Happy chief happy turtles



Posted on 29 May 2014  | 
The chief of Yadua Island Jone Tavatava laid down his turtle spear and took up conservation for the ancient mariner
© WWF Pacific/ Theresa FoxEnlarge
Happy to see turtles back at Yadua, a chief has called for an extension to Fiji’s Turtle Moratorium when its current term ends.

The Turaga na Tunimata, Jone Tavatava sat on the beach of his island home, his gaze out to sea, a satisfied look on his face.

“Now we see them in the lagoon right in front of the village, that rarely happened before when there was no moratorium in place,” he waved out his hand expansively to indicate the area where turtles have been spotted.

“There are so many more of them now; they swim together like a school of fish feeding in the lagoons near the beach. What a beautiful sight to see!”

The chief, held on to a strange looking spear, which was as tall as him. He held it out.

“You see this. This is my turtle spear. Four years ago when we decided to protect turtles, we all laid down our spears, beginning with me the island chief.
“At the time it seemed like a foolish decision because turtle meat is the absolute favorite, the tastiest creature in the sea. It’s so fresh and healthy I think and at one point I was eating it almost every day.”

The Turtle Moratorium 2009-2018 that ban the harvest of turtles or their eggs, inspired the setup of the Dau Ni Vonuor turtle monitors network in ten turtle nesting sites in Vanua Levu including Yadua Island, a prime location sought out by nesters.

TheDau Ni Vonu, a strategy designed to influence behavior that supports the growth of the sea turtle population in Fiji, has been successful in roping in turtle hunters, who have made a change for conservation, boldly speaking out against turtle harvesting without a permit from the Department of Fisheries.
Four years on, the Turaga Tunimata is happy the moratorium was introduced.

“I don’t know what others feel about this but I think it will be a sad day when turtles disappear from our waters. I don’t know about other chiefs in Fiji, but I believe that it’s important for leaders to make a stand for turtle conservation so that the people can learn to respect the moratorium as well,” he said.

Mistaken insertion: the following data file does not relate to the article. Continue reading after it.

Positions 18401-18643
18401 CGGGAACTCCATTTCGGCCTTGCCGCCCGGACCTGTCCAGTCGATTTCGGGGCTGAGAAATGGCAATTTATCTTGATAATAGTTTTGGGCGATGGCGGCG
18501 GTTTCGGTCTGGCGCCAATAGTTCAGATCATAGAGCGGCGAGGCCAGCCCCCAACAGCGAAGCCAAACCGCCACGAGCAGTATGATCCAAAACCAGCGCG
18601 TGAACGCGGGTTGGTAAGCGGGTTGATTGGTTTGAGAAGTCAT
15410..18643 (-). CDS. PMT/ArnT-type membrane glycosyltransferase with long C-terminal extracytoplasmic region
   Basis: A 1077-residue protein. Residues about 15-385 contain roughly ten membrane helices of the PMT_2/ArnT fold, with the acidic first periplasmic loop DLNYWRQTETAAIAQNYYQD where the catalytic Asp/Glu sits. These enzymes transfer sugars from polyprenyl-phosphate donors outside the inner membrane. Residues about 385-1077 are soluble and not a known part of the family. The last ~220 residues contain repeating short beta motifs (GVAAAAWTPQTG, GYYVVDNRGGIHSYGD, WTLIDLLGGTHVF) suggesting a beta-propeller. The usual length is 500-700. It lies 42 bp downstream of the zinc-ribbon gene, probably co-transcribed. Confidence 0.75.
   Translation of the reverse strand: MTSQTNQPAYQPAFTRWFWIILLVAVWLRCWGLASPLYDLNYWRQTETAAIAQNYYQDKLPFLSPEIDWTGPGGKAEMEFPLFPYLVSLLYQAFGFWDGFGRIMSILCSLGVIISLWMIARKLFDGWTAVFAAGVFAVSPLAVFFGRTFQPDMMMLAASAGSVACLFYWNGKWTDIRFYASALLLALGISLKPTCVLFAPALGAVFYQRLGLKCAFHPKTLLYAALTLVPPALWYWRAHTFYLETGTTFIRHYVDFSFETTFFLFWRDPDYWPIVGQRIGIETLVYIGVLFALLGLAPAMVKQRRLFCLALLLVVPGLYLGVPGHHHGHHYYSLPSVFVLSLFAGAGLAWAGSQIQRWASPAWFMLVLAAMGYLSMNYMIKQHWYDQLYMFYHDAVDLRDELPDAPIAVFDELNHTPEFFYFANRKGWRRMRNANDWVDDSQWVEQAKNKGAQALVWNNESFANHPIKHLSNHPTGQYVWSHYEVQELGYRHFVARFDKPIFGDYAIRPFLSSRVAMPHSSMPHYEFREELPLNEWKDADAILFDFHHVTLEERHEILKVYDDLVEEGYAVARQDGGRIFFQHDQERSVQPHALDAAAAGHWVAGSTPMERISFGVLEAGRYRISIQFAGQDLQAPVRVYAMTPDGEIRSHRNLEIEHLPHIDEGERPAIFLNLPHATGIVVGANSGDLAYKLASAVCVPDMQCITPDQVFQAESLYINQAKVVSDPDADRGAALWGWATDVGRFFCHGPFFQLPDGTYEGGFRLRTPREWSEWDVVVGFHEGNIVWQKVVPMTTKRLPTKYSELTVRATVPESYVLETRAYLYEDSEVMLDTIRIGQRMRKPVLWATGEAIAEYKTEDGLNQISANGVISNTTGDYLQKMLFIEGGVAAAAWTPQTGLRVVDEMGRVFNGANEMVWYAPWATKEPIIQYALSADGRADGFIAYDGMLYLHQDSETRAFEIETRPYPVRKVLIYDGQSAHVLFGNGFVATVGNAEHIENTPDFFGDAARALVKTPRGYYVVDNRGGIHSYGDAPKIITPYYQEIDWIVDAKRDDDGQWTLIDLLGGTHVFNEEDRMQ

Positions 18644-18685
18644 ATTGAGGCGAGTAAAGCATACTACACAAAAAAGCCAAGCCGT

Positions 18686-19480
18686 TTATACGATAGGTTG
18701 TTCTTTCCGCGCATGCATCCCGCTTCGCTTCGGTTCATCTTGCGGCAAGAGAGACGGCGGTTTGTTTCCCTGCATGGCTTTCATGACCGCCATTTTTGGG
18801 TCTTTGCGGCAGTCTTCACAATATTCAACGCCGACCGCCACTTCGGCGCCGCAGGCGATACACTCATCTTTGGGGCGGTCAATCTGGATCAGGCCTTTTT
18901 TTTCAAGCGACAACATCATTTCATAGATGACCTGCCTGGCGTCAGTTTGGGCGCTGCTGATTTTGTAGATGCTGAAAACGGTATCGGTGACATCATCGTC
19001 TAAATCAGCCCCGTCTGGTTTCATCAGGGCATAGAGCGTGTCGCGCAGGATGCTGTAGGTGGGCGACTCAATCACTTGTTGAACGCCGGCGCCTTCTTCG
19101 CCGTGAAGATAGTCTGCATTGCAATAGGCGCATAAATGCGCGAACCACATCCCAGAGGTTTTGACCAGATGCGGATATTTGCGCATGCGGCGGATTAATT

Delightful as their presence maybe to Yadua islanders, turtles actually play a critical role in the marine ecosystem by maintaining healthy seagrass beds and coral reefs that provides key habitats for other marine life. The herbivorous green turtle that nests and forages in Fiji waters including Yadua Island, feeds on sea grass, improving their growth and reducing nitrogen that negatively impacts plant species, nutrient recycling, and the abundance of species like reef fish.

Another turtle, which is recorded in Fiji waters, the Loggerhead feeds on sea sponges, removing them from reefs, allowing species like corals to multiply.

As they nest on beaches, turtles help stabilize shorelines, by providing nutrients to nesting beaches that allow for vegetation growth.

These important functions are highlighted in the report Why Healthy Oceans Need Sea Turtles published by Oceana, an international organisation focused on ocean conservation.

Marine Species Coordinator Laitia Tamata said recent surveys carried out at Yadua indicated the return of turtles in huge numbers.

“In a count session that lasted 20 minutes, about 80 turtles were spotted foraging near the island. That’s quite a significant number.

“The Turaga na Tunimata is speaking bolding about the moratorium because they are feeling the benefit of their turtle conservation efforts, with the return of turtles to Yadua.”

Ends,,,
The chief of Yadua Island Jone Tavatava laid down his turtle spear and took up conservation for the ancient mariner
© WWF Pacific/ Theresa Fox Enlarge
In his hand, the specially made turtle spear that killed many a turtle in the past, Jone Tavatava looks forward to a future when turtle populations are healthy and thriving
© WWF Pacific/Theresa Fox Enlarge
Turtle monitor Barry Hill lives on Yadua island and is part of the team of turtle monitors that are transforming attitudes towards turtle conservation by becoming testimonies for turtle protection
© WWF Pacific/Theresa Fox Enlarge

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